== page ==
Background: ZOSTAVAX was licensed in the U.S. for the prevention of herpes zoster (HZ) in persons ≥60 years of age based on the Shingles Prevention Study (SPS). A subset of SPS subjects was subsequently enrolled into an extension study (Short-Term Persistence Study, STPS) to collect longer-term vaccine efficacy (VE) data. To assess the long-term cost-effectiveness of ZOSTAVAX, the durability of VE was evaluated based on SPS/STPS. While it is important to consider durability of VE for all three study endpoints: HZ burden-of-illness (BOI), incidence of HZ, and incidence of postherpetic neuralgia (PHN), only durability of VE on incidence of HZ (VEHZ) is discussed here. VE measured by HZ BOI and PHN were both well-maintained in older subjects, while VEHZ declined with increasing age. This needs to be considered in cost-effectiveness analyses.
Objectives: To evaluate the durability of VEHZ provided by ZOSTAVAX, by investigating the effects of age and time since vaccination.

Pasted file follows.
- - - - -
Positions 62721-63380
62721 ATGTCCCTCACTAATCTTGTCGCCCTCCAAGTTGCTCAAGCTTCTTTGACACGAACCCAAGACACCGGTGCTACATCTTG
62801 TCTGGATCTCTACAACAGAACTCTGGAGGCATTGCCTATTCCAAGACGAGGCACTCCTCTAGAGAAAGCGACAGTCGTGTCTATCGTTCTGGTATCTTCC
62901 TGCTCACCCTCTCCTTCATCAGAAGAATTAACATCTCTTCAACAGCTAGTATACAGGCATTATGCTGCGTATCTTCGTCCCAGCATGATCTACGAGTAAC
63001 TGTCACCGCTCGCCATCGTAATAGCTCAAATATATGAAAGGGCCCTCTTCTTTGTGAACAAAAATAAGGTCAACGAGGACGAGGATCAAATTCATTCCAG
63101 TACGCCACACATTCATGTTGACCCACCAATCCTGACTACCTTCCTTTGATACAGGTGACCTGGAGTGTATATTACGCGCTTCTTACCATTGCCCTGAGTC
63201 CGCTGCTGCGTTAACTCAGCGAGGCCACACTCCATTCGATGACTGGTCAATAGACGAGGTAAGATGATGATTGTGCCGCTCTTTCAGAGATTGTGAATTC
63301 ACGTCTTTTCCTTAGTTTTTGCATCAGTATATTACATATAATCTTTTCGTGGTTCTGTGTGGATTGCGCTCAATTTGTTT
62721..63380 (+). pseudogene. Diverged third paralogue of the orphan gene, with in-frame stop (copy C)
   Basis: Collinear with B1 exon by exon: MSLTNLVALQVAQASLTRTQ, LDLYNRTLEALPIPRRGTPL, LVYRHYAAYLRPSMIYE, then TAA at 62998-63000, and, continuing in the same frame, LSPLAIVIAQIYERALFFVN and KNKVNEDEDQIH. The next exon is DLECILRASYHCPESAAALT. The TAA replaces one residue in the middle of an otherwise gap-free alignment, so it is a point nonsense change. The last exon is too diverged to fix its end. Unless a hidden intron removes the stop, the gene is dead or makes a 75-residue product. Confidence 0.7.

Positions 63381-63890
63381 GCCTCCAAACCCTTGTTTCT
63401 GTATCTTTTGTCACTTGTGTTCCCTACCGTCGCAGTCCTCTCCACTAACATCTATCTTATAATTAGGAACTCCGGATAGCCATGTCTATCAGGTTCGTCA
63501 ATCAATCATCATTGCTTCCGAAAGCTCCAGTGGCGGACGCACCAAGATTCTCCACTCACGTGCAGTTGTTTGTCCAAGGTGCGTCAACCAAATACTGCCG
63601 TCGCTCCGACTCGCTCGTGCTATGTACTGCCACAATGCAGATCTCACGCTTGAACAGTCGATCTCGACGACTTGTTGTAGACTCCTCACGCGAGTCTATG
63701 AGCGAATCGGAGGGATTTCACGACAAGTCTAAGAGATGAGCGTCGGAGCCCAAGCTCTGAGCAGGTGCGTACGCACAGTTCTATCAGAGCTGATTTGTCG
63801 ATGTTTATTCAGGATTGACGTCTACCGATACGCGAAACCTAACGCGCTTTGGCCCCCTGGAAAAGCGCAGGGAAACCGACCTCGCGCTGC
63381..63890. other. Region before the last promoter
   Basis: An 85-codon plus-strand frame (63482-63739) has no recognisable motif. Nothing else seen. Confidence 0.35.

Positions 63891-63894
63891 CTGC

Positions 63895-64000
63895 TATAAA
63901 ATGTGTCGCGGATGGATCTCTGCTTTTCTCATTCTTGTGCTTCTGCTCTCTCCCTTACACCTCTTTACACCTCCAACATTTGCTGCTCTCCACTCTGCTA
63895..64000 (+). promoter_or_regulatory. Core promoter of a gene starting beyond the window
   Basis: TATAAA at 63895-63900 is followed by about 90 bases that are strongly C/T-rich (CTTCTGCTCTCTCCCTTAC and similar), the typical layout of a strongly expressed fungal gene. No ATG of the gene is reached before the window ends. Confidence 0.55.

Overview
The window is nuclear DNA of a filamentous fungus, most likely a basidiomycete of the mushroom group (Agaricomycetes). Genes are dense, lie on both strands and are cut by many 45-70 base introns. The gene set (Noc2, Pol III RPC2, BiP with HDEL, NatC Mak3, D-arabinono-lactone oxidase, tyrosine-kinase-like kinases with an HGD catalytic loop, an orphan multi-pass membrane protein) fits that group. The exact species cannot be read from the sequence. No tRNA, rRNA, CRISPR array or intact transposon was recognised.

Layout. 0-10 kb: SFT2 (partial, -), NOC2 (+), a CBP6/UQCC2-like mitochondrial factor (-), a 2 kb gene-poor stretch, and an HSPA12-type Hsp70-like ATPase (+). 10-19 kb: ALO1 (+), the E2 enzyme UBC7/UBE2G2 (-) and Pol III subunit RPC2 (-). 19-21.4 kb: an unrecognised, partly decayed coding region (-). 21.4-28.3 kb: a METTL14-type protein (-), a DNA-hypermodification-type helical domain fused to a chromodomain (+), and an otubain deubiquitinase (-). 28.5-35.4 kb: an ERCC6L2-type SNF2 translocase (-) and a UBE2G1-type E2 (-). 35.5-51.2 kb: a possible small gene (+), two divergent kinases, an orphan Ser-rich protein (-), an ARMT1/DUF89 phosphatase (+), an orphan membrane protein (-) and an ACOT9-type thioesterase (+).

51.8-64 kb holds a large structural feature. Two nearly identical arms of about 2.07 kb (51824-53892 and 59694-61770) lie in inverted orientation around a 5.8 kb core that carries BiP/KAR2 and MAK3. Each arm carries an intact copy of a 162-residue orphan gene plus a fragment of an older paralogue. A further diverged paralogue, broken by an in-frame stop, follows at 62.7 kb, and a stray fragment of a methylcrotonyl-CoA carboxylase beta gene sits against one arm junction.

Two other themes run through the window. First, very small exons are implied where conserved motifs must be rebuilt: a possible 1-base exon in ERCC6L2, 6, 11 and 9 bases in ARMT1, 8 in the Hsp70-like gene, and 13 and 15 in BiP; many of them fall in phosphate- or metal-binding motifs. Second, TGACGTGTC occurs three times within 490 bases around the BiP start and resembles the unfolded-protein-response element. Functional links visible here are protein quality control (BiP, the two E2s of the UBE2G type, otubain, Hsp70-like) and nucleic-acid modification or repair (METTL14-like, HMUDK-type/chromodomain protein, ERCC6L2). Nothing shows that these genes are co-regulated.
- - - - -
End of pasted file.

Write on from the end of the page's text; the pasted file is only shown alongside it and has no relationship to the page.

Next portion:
Methods: Combined HZ incidence data from the SPS/STPS were parsed into bins defined by concurrent age and year since vaccination. Poisson regression models were then used, with the number of HZ cases in each bin as the dependent variable, and concurrent age, year since vaccination, whether in the first year postvaccination, treatment, and interactions between treatment and each of the above variables as potential independent variables, and follow-up time as the off-set parameter.
Results: All models indicate a statistically significant age effect on VEHZ, but the effect of time since vaccination was not significant since most of the time effect occurred during the first year post vaccination.
Conclusions: It is critical to consider the age effect on durability of VE on incidence of HZ, along with HZ BOI and PHN, when assessing the long-term cost-effectiveness of ZOSTAVAX. The methodology for evaluating the durability of VEHZ will be discussed.